Raghuram Rajan faces staggering problems from sinking rupee.
A former chief economist of the International Monetary Fund, Rajan must find a way to stanch the rupee’s massive loss of value over the past few months. The currency has plunged nearly 20% since May while India’s economy confronts its worst crisis since 1990. The government’s piecemeal efforts to stabilize the rupee have done little to halt its steep slide. It has fallen 10% since Rajan’s appointment on August 6. He succeeded Duvvuri Subbarao. Analysts said one thing Rajan can do immediately is explain to financial markets more clearly what steps RBI is taking and the thinking behind them. Investors and economists have complained that the RBI caused unnecessary confusion with some pronouncements. Another pressing concern for markets is whether Rajan plans to remove any of the conflicting measures RBI unveiled since mid-July to prop up the rupee. Economists have expressed concern these measures could further damage the ailing economy. India has the world’s third-largest current account deficit of about US$90 billion, high inflation and an economy projected by private economists to grow at about 4% this fiscal year, half the rate it was in 2008.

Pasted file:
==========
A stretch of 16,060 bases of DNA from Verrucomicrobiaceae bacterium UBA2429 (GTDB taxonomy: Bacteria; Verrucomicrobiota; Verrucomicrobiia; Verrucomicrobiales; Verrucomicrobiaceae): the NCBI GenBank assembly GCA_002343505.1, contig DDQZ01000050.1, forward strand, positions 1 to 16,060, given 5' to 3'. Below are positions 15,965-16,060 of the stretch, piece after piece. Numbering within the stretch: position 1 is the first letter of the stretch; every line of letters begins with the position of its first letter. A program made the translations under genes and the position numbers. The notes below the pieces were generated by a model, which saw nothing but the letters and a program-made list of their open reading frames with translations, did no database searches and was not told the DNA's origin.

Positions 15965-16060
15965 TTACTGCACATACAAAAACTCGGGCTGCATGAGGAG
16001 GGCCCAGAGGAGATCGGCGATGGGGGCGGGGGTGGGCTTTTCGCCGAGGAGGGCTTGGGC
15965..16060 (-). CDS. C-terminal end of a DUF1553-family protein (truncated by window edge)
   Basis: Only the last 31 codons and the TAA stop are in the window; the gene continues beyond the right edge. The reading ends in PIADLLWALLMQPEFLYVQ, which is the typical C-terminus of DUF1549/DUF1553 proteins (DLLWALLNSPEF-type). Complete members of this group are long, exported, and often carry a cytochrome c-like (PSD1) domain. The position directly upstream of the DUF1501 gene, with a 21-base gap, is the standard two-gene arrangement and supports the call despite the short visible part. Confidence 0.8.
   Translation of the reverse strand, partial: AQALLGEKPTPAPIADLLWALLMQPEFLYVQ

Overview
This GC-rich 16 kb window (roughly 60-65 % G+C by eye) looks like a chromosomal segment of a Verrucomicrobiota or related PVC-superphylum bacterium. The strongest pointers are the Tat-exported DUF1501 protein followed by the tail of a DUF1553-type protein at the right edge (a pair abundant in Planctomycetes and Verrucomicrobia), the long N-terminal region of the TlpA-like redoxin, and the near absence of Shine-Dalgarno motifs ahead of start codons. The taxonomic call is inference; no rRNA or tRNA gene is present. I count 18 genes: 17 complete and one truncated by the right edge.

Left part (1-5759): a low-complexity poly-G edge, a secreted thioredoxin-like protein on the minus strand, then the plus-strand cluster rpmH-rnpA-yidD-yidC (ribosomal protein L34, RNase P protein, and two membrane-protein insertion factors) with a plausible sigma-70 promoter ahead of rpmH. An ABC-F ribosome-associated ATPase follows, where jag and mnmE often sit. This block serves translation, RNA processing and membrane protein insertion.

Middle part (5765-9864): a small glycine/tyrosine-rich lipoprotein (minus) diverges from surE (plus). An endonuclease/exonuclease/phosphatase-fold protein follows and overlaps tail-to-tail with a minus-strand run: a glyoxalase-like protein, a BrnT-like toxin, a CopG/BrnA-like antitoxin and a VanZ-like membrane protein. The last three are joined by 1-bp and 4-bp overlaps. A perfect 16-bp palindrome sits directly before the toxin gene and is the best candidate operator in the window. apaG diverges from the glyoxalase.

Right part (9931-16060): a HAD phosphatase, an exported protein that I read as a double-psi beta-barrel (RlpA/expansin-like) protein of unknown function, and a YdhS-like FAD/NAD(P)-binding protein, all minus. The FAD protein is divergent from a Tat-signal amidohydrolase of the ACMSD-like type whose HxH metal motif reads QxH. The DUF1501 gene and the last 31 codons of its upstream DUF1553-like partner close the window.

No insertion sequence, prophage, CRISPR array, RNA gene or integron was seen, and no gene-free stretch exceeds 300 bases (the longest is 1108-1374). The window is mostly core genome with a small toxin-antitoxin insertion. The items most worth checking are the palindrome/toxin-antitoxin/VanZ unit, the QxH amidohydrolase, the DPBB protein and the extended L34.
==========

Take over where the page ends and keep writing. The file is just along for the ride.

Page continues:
Do you know more about this story? Contact us anonymously through this link.